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After surviving cut, McIlroy in British title hunt

Matt Youmans
VSiN senior editor

July 21, 2017 08:34 PM
rory
Suddenly full of confidence, Rory McIlroy is five strokes behind leader Jordan Spieth after the second round of the British Open.
© USA Today Sports Images

Early in his opening round, Rory McIlroy was gunning for last place in the British Open. After six holes and five bogeys, he seemed unlikely to make the cut.

McIlroy had failed to make the cut in three of his past four tournaments, arriving this week with the look of a gambler down on his luck. But he’s a survivor in Southport, England. And not only is he extending his stay for the weekend, McIlroy is in the hunt to win the tournament. He’s in a thinning herd of players capable of taking down second-round leader Jordan Spieth.

Rain and wind caused scoring carnage at Royal Birkdale on Friday, when volatile weather blew in from the Irish Sea and blew away several big names. Spieth remained steady, backing up his first-round 65 with a 69 and claiming the top spot at 6 under par.

“Spieth is the one who has not really wavered yet,” Westgate sports book director Jay Kornegay said. “He’s been the most consistent, and there’s no doubt he deserves to be the favorite.”

On the adjusted odds board, Spieth is favored at 3-2 (plus-150). McIlroy and Matt Kuchar are at 7-1 odds, with Brooks Koepka at 8-1 and Ian Poulter at 15-1. Kuchar is alone in second, two strokes back of Spieth. Koepka and Poulter are three back and tied for third.

Kuchar is the consummate nice guy who rarely wins. He has finished in the top 10 in all four majors but never has emerged on top. Kuchar teed off Thursday as a 60-1 long shot.

“Do you know how many times I’ve bet Kuchar in majors over the years? But I’ve never bet him for the British Open, and I kept that streak going this year,” said Kornegay, who did bet on Spieth, Koepka and a few other players this week.

Spieth and Dustin Johnson went off as 12-1 co-favorites at the Westgate. Johnson, who withdrew from the Masters with a back injury and missed the cut at the U.S. Open, is tied for 35th at 3 over par.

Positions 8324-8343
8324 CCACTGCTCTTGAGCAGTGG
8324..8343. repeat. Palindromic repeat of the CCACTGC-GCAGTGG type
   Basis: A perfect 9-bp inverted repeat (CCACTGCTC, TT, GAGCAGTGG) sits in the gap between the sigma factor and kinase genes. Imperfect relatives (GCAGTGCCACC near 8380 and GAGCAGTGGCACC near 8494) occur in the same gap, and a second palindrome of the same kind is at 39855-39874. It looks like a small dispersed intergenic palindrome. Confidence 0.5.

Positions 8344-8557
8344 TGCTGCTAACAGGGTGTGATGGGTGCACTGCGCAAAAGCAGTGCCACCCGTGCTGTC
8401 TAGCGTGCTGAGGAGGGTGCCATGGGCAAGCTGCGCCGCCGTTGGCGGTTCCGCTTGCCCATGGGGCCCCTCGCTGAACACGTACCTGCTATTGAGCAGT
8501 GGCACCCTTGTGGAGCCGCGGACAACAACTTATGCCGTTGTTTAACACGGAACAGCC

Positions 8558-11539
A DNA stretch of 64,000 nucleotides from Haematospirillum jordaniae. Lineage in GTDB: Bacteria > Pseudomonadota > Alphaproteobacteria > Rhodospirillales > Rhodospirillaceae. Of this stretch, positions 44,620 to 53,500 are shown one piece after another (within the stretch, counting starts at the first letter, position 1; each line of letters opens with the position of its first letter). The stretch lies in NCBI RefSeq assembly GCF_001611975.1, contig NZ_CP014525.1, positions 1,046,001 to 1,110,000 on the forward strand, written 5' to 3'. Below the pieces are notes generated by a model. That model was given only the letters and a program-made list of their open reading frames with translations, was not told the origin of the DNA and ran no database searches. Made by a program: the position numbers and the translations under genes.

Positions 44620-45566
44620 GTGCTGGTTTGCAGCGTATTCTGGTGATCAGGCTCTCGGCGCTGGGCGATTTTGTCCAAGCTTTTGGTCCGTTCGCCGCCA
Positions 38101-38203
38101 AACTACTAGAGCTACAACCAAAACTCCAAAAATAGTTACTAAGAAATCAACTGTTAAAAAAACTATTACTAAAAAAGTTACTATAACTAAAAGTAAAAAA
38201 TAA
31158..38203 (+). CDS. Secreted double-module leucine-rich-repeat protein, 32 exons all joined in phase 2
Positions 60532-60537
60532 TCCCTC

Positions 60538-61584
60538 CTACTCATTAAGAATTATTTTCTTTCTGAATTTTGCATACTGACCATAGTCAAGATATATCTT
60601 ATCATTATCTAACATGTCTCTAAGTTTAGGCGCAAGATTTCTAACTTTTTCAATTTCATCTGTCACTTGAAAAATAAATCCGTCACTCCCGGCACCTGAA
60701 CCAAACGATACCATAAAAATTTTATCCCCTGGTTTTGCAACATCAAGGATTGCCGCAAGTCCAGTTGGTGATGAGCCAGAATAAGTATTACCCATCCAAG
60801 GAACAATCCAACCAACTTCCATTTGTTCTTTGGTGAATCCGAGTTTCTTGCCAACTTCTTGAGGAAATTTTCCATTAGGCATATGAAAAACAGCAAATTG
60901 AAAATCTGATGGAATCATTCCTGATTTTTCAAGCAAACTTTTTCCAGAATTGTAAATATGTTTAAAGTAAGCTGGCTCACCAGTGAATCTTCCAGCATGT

Rickie Fowler led the Westgate ticket count going into the tournament, with Hideki Matsuyama No. 2 and Spieth No. 3 on the popularity list. Matsuyama is even after two days, and Fowler is 2 over par.

“We don’t lose on Spieth, but I can’t say it’s one of our most favorable results,” Kornegay said. “It’s like a break-even result.”

McIlroy was not a popular play at 20-1 odds. But he found his rhythm Thursday following a poor start, and after firing a 68 on Friday, he’s five strokes behind Spieth and suddenly full of confidence. McIlroy has made up a lot of ground since playing the first six holes at 5 over.

The cut line was 5 over, and Phil Mickelson and Justin Thomas failed to survive it.

Koepka is attempting to become the first player to win the U.S. Open and British Open in the same year since Tiger Woods in 2000.

Spieth is shooting for his first British win, and while he seems in control, he’s only halfway home in the most unpredictable major.

The weekend forecast calls for calmer winds. Spieth will need to fend off a storm of chasers led by Kuchar, Koepka, Poulter and a recharged McIlroy.

Third-round matchup picks: Henrik Stenson (-125) over Adam Scott; Rickie Fowler (-120) over Sergio Garcia.

British Open adjusted odds
(Posted at the Westgate, after second round)
Jordan Spieth 3-2
Matt Kuchar 7-1
Rory McIlroy 7-1
Brooks Koepka 8-1
Ian Poulter 15-1
Hideki Matsuyama 25-1
Rafael Cabrera Bello 40-1
Rickie Fowler 40-1
Alex Noren 40-1
Richie Ramsay 40-1

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